I think he was wrong (to put it very mildly) to start a war with South Ossetia (yes, we tend to comfortably forget that it was actually a war between them, and only later Russia intervened) and I think it is not the Georgian people as a nation but he personally should be held accountable...
    As regards the photo journalists "spy" case, it doesn't make much sense to me. What would a photo journalist know, even if he is an official photojournalist of the President?
    Come on, if there has been a security breach, the accusing finger(s) should be pointed in another direction… I mean the Office staff, security personnel, etc.
    But I would like to stress another point. If evidence is so serious that the government does not free them till the trial (it would be pathetic and ridiculous to think that they can escape), what is actually required by international human rights instruments that Georgia, as a putative democracy, pledged to abide by, then why doesn't the government bring them to court immediately? They put them behind bars for 2 months. What for? To “obtain” the required evidence? It's a long time, and sufficient to demoralize, to temper with "evidence" (if any), to "produce" "evidence", etc., in a word, to frame journalists up. And what if the charges, nevertheless, fail and the government will have to release journalists? Will they get their past lives (careers, good reputation, etc.) back? Get compensation? Will those who charged them be put in prison to “partake” of the not-so-comfortable prison life (just check what Georgian human rights activists report about prison conditions there…)?
    These are rhetorical questions, of course...
    I think the stance of some governments in Western democracies does a disservice… While he may be a “nice” and “accommodating” guy, the basic principles of democracy and plain decency should not be sacrificed … Only in that case democracy will indeed be seen as the only game in town in Georgia and in the region in general. Georgia is a good illustration that it is not enough only to do the talk, one also has to do the walk…

  2. Luv the prospect of khatchapuri as Georgian gastrodiplomacy. Huge fan of those delicious pizza boats! Maybe a khatchapuri truck in the future?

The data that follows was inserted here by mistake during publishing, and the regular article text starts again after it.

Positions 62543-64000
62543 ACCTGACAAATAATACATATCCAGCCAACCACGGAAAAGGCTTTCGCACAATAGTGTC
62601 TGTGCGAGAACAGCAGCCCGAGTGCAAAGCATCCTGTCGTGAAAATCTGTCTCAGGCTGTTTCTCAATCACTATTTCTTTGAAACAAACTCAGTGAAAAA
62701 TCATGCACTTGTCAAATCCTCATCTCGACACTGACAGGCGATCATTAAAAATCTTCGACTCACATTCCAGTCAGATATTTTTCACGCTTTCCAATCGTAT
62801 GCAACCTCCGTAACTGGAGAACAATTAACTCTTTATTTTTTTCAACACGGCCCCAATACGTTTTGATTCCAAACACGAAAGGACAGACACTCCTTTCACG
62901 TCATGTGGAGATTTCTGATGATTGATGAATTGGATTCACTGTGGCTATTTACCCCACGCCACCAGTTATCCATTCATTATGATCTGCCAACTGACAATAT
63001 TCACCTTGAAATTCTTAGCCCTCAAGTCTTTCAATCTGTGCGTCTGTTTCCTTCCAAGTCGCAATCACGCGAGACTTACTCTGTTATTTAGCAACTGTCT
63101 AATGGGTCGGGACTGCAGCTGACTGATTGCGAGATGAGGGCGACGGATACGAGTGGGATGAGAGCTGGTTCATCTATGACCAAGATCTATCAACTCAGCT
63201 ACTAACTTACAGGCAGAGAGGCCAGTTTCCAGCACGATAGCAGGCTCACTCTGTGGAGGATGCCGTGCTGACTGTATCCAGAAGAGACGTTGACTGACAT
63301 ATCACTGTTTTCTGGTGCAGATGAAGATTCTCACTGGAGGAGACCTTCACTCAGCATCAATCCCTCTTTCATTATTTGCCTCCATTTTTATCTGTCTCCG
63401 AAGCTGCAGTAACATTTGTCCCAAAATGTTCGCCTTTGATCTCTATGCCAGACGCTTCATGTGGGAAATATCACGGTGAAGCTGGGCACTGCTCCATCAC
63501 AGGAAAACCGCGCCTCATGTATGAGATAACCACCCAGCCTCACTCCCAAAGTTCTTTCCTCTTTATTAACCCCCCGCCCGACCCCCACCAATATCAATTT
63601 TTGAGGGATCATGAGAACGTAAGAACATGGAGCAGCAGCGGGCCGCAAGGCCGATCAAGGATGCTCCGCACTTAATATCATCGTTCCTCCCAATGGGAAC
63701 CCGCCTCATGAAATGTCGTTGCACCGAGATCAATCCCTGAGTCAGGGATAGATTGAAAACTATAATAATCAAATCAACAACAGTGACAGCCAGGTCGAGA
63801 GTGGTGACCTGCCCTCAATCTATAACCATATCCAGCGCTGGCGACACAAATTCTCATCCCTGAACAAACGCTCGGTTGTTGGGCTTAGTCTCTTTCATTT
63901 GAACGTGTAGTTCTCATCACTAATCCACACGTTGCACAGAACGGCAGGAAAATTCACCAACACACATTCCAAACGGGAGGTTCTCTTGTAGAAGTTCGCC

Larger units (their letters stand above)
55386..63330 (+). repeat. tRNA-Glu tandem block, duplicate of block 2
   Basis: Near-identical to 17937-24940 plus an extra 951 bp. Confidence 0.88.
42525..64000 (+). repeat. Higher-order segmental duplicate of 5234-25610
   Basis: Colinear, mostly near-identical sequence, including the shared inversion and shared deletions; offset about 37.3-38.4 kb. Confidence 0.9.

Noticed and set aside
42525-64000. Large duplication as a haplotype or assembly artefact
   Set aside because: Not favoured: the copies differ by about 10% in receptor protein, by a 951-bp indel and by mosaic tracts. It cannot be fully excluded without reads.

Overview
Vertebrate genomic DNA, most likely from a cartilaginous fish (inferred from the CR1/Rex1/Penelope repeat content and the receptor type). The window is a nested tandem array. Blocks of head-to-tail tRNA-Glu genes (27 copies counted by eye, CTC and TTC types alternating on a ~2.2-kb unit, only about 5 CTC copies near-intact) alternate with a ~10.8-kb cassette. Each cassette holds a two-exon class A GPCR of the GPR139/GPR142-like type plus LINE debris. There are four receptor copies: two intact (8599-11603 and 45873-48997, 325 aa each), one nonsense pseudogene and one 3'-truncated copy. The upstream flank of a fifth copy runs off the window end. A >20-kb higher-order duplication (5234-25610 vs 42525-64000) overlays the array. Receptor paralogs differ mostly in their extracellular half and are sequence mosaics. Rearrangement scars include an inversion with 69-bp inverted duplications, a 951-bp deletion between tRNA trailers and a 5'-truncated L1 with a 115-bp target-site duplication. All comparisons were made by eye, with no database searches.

3. I have to say I totally disagree with your comments on use of the Russian language in Georgia. While they are indeed trying to supplant it with English I have never encountered anyone OTHER than Armenians complaining about Georgians speaking (or not, actually) Russian. Indeed, on a recent visit an Azerbaijani friend used Russian CONSTANTLY with Georgians old and young alike. All responded and showed no problem with doing so. That's not to say that there will be a generational shift away from it, but the point is I think there must be something more to it than just the language i.e. it is how maybe Armenians use it when addressing Georgians. The accent is apparently the same or similar to how Azerbaijanis use it, and Armenians and Azerbaijanis are similar in looks, so I can't help but think maybe it's this which is the issue. I also know many foreigners living in Georgia who only use Russian.

    Incidentally, never seen a Russian have any problem entering Georgia, and on the past two visits there have been Russians on Russian passports in the queue. Have also been sitting at cafes and heard Russian spoken quite clearly and loudly and that's in addition to coming across a large group of Russians singing a song in Russian right in the heart of Tbilisi late at night.

    Have also accompanied a group of journalists around in Georgia with a Russian translator as well as one Russian journalist among us.

  4. I did the same trip about two weeks ago. We hired a driver with a very comfortable Japanese van. Went to Georgia through Dilijian which is also a beautiful route. That road was fine. Took the Alaverdi road back which did have some rough spots.

    We found Georgia to be very nice. A lot of money seems to be going into fixing things up. Tbilisi monuments are beautifully lit. Stayed in Havlabar. Took a sulphur bath in the hamam. And yes the food and the wine were excellent.

    However we were less than enchanted by the Georgians. We did not find them very friendly or helpful. Certainly less so than in Armenia. Quite a few beggars including some very aggressive ones at the cathedral in Mtskheta.

    We also encountered outright racism against Armenians and met local Tbilisi Armenians who are trying to leave the country.

    There seems to be a religious revival by the Georgian Orthodox Church in Georgia which is verging on fanaticism. I was very brusquely told to leave Sioni Cathedral by a priest probably for wearing bermuda shorts and carrying a camera.

    Went to Gori to see the Stalin museum. Nice highway and interesting museum if somewhat conflicted.